In January 2018, Israeli Prime Minister Benjamin Netanyahu declared the implementation of a policy to deport tens of thousands of African migrants who entered Israel illegally for the past 20 years.
During the last two decades, Israel has been a destination for refugees fleeing conflict, poverty and instability from African countries – such as, Sudan and Eritrea. Over the years, tens of thousands of migrants have entered Israel through Egypt’s Sinai border. Israel’s relative stability and its geographical proximity led many refugees to migrate to Israel instead of pursuing the perilous Mediterranean journey to reach the shores of Europe. According to the Israeli Interior Ministry, there are currently 42,000 African refugees in the country – many of whom are children, women or men with families (The Local, 2018).
In January 2018, Israeli Prime Minister Benjamin Netanyahu declared the implementation of a policy to deport tens of thousands of African migrants who entered Israel illegally for the past 20 years. The programme gave migrants the following ultimatum: to leave Israel voluntarily by April 1, 2018 or face indefinite imprisonment with eventual forced expulsion. The plan has prompted global outcry with many critics accusing the government of violating its international obligations by deporting refugees to countries where they may face danger or imprisonment. Although earlier reports indicated that Rwanda and Uganda had agreed to accept the migrants from Israel (RCK, 2018), both countries denied the existence of such an agreement. Consequently, the fate of Israel’s African migrants has continued to pose a moral dilemma for a state that was believed to be founded as a haven for the persecuted, with international refugee agencies and rights groups arguing that countries like Rwanda and Uganda are not ready to absorb migrants.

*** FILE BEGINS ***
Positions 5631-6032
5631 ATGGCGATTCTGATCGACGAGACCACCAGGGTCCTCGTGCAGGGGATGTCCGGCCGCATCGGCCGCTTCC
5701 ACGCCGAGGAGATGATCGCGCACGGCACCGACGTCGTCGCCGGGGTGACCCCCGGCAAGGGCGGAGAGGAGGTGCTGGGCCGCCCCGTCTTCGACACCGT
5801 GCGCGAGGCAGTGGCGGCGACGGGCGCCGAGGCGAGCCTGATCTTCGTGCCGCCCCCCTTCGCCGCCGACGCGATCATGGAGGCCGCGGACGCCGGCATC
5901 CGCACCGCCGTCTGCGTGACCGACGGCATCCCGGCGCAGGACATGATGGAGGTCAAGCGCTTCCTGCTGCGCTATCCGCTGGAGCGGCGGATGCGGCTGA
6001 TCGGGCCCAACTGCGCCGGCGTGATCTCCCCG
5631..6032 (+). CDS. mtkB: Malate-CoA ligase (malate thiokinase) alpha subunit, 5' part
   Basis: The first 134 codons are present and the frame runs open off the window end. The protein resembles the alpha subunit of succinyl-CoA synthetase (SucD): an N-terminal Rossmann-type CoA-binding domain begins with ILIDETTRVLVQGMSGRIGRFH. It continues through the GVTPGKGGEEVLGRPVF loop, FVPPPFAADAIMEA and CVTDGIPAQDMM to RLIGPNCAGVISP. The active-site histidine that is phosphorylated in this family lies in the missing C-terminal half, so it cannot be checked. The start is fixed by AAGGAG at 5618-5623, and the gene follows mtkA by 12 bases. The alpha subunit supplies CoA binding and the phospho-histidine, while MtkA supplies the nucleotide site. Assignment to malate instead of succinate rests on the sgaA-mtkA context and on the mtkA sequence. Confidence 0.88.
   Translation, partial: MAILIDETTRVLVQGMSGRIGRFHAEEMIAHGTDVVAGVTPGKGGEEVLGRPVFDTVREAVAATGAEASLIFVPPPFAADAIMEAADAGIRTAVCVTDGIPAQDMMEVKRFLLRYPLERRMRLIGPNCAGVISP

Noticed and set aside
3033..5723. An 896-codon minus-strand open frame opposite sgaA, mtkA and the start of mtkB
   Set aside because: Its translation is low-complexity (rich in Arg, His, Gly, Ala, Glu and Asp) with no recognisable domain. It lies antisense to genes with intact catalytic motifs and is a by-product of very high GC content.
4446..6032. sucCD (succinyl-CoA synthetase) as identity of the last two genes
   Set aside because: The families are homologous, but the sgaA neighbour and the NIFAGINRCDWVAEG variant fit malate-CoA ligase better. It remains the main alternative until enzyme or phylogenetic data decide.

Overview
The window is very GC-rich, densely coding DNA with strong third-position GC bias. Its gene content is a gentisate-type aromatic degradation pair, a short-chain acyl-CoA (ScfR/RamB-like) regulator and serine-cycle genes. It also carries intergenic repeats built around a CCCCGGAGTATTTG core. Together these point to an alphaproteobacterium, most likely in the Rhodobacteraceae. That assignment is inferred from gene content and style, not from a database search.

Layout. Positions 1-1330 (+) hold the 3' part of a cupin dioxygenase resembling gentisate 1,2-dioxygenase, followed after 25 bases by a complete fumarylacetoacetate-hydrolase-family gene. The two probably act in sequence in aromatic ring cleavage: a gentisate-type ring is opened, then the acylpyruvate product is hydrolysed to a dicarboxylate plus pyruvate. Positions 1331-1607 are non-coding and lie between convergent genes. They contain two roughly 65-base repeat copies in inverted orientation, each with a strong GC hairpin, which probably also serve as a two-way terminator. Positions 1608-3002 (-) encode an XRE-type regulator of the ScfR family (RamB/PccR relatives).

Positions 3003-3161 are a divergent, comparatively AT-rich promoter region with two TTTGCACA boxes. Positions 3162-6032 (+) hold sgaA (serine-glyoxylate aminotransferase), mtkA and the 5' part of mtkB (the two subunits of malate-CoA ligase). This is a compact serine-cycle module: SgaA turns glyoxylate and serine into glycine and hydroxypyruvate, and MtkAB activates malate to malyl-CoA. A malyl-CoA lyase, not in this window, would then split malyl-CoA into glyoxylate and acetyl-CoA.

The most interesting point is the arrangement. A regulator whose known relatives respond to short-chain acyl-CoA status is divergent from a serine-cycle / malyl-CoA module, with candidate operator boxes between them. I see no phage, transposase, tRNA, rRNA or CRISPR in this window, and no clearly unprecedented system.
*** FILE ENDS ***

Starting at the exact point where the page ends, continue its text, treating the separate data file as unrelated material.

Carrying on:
On April 2, a day after the deadline, Israel struck a deal with the United Nations Refugee Agency – UNHCR – to cancel the mass deportation plan (Yaron and Landau, 2018). The agreement stated that Western countries, such as Germany, Canada, and Italy, would host half of the refugees – approximately 16,250 – while Israel would grant the other half with temporary residency status of up to five years. However, Netanyahu changed his mind merely 24 hours after the agreement and on April 3 the deal was formally cancelled.
The Prime Minister reasoned his move by stating: “I have listened carefully to the many comments on the agreement. As a result, and after I again weighed the advantages and disadvantages, I decided to cancel the deal. Despite legal restraints and international difficulties that are piling up, we will continue to act with determination to explore all of the options at our disposal to remove the infiltrators.”(Jeffrey Heller, 2018)
Although the April 1 deadline – which Israel’s Supreme Court suspended on March 15 – has passed and other efforts to resolve the issue yielded no results, the controversial plan continues to be examined, leaving many African refugees in fear of imminent deportation or imprisonment.Download the Discussion Paper